Our trip to Albania was long and tiring but mostly without incident. The most taxing part was probably the ten-hour layover in Newark (yeah, I know, but it saved us $1000 on tickets). Airports in our transfer cities of Zurich and Vienna were very nice and we would have liked to have spent more time in those cities. In the Zurich tram from one airside to another, they played alphorns and cows mooing.
Flying in, we had some wonderful views of the Alps and Carly sat right near the window so she was able to see lots of views of them. This raised the question of if Julie Andrews et al were being literal when they sang “Climb Every Mountain.” There are TONS of those mountains!
Despite a pretty good night’s sleep during the Newark to Zurich passage, we were all pretty tired on our final leg from Vienna to Tirana. Shawna passed out holding her purse in her lap. Carly and I accepted the cucumber and cheese sandwiches from the fight crew. I finished mine and stacked the used paper plates and stuff neatly on my tray table and then apparently fell asleep. When I awoke, my empty coffee cup and plate had been removed. I looked over at Carly and found she hadn’t gotten that far. Her sandwich was half eaten and she’d only had a few sips of cranberry juice. She was sound asleep with her hand resting on the tray table.
We managed to wake ourselves enough to depart the airplane and work our way through immigration. I changed about $100 into Albanian Lek ($1 equals about 100 Lek) and we pulled our suitcases from the conveyor belt. Outside, we met Eddie (not his real name but a clumsy shortening of it) who works for the embassy and who was sent to pick us up. While Carly was imagining a limousine like the president has for a car, ours was a perfectly acceptable minivan. Eddie navigated us through the streets of Tirana (more about the traffic here in a separate blog) to Freddy’s Hostel, which had been reserved for us by Eddie and Mirela at the Embassy.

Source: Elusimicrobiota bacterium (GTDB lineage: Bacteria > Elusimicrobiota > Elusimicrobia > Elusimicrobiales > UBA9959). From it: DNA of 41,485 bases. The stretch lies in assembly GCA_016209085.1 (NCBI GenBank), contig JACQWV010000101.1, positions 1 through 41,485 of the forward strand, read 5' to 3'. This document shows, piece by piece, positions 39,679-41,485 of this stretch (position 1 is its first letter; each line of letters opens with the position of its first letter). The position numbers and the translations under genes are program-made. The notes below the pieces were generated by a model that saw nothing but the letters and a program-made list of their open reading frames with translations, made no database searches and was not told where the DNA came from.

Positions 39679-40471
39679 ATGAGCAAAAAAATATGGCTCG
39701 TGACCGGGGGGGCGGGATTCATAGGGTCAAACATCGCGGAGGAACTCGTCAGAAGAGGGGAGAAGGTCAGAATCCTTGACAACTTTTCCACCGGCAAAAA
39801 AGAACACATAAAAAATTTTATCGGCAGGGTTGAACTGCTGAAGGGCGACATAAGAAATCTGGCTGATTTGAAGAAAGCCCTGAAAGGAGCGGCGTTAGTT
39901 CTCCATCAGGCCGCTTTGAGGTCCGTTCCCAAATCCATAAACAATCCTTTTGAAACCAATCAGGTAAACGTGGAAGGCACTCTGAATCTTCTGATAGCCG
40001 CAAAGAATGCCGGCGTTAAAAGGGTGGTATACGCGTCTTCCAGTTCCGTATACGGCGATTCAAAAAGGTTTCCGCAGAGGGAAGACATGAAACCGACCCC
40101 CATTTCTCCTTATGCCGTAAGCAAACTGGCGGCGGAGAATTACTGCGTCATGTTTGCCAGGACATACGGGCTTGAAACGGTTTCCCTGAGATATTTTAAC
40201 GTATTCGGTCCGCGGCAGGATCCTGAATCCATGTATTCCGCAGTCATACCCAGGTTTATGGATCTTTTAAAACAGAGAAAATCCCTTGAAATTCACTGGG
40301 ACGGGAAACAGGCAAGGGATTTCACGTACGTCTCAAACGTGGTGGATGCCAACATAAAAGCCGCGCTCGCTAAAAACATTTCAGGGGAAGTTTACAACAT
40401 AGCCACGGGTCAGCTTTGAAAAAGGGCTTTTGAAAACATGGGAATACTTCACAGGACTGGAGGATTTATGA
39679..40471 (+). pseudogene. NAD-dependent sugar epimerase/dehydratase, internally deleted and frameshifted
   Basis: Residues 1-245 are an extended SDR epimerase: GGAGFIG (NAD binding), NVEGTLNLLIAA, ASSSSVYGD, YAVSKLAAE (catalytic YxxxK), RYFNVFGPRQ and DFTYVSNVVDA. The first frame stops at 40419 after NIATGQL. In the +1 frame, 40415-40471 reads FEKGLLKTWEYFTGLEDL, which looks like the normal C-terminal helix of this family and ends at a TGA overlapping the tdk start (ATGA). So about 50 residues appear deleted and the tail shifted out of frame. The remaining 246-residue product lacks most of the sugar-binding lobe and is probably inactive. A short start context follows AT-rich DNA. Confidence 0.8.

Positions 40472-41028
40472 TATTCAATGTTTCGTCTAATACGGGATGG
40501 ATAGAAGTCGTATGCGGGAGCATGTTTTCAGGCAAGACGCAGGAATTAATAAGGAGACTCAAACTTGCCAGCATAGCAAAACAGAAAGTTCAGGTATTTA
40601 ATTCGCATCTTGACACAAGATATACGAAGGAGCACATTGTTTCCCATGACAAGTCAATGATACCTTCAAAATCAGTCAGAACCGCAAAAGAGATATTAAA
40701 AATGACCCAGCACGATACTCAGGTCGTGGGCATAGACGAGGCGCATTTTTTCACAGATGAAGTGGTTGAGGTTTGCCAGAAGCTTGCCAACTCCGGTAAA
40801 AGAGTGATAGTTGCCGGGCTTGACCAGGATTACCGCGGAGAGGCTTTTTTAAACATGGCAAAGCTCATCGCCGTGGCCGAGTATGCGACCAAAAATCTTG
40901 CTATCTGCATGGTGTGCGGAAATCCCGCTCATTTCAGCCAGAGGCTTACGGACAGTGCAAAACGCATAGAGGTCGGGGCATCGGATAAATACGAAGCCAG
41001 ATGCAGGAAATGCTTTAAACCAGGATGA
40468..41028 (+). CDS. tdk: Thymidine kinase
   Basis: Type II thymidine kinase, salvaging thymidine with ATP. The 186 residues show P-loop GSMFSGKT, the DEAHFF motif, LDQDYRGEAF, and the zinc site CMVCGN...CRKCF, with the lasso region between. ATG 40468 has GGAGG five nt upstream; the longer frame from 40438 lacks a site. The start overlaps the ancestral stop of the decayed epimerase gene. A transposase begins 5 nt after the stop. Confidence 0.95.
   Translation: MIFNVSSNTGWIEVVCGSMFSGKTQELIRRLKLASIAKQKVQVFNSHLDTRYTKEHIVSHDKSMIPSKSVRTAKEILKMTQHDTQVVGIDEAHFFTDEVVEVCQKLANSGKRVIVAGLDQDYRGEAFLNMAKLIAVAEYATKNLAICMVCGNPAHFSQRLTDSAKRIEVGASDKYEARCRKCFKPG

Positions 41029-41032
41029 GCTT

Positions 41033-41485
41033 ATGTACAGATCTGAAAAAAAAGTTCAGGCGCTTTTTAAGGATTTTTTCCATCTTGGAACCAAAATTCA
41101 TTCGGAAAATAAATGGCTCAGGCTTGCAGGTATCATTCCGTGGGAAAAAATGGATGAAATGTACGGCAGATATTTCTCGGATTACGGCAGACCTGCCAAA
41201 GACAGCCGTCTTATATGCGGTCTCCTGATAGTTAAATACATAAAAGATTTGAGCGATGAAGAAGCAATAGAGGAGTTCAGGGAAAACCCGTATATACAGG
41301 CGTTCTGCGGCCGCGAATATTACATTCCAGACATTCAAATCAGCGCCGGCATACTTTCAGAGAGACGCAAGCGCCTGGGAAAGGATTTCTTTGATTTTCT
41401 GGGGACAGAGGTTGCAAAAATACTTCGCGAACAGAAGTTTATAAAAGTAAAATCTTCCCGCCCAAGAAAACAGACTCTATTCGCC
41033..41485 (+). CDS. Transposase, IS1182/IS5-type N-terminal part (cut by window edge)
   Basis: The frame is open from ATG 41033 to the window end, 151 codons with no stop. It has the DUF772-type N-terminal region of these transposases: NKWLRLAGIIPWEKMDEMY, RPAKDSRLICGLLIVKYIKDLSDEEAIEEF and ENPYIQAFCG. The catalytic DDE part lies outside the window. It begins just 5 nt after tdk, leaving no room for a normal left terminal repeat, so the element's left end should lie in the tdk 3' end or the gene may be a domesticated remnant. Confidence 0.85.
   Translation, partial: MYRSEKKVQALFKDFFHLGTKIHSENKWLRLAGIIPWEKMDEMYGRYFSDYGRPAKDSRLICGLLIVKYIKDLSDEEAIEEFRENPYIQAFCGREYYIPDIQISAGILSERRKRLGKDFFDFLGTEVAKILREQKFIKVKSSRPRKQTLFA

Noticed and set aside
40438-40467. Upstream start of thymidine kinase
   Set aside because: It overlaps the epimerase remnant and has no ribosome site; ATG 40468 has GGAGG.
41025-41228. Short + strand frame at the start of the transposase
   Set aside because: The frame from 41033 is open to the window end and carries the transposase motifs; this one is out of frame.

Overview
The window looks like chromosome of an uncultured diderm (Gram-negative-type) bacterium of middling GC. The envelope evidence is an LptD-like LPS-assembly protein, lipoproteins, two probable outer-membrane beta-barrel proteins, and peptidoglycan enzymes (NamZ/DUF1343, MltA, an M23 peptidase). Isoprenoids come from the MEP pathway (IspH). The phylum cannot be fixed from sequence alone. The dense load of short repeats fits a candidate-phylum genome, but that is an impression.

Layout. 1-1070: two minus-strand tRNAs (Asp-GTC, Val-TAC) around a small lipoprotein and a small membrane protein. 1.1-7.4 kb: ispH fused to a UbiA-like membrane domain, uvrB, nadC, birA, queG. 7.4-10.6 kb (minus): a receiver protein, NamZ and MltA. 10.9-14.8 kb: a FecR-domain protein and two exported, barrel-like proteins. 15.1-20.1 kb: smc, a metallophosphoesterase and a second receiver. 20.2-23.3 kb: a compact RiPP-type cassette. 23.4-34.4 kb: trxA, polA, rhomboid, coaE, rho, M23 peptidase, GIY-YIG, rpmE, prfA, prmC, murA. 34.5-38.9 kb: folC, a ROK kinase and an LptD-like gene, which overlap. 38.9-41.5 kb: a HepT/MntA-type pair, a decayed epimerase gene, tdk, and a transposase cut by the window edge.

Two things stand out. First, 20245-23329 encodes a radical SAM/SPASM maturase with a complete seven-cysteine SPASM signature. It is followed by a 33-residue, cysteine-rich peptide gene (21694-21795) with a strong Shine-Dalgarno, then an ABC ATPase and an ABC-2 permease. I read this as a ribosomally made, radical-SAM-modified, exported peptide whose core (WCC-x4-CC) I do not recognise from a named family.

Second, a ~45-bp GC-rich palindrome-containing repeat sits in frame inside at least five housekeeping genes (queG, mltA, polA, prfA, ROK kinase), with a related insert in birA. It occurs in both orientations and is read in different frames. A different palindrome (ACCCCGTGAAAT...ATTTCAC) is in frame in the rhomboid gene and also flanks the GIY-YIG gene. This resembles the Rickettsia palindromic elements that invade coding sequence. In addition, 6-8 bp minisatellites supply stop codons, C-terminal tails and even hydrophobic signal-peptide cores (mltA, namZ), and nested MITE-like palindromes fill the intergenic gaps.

Freddy’s is a neat hostel which costs only about $30 a night for a double room and is clean and well-run. It’s well-reviewed by just about everyone and we were thrilled to have somewhere (anywhere really) to stay which didn’t require sleeping in an upright position with a tray table in front. After meeting with our embassy rep, we all crashed for about four hours and woke at 8:00 p.m. (which was something like 2:00 p.m. EST). We finally got out of the room by 9:00 and found a Hallal pizza place and ordered a great Sicilian large (Famiglia size) for less than $7. We chowed on it at the room at Freddy’s with a big bottle of Moretti Pilsner.
Monday Eddie picked us up in the Embassy car and took us in to the Embassy to have our in-country orientation. Then he took us to get our phones changed over to Albanian service and to set up a bank account. Both of these things took longer than I expected but it was good to get them out of the way. In Albania, there don’t appear to be the same sort of setups for cellphones as in the US: you buy the phone and then buy the simm card for it. I guess you can do it that was in the States but I’ve always bought the service and received the phone free. Don’t know which is better. After taking care of all that, Eddie walked us the last half of the way to Freddy’s and we managed to walk the last part on our own without getting lost.
After a little rest, it’s 5:15 p.m. and we’re ready to go out and get something to eat. We’re hoping for a real restaurant tonight instead of just a pizza. Since it’s not a Sunday (lots of things shut down Sunday after 2:00) and it’s not late, hopefully we can find a good place to kick back and enjoy.
Tirana is an energetic and vibrant city. If you didn’t know about the demonstrations here two weeks ago, you would never imagine three people were killed in them here. We passed the Prime Minister’s headquarters and saw some of the flowers that had been left for them.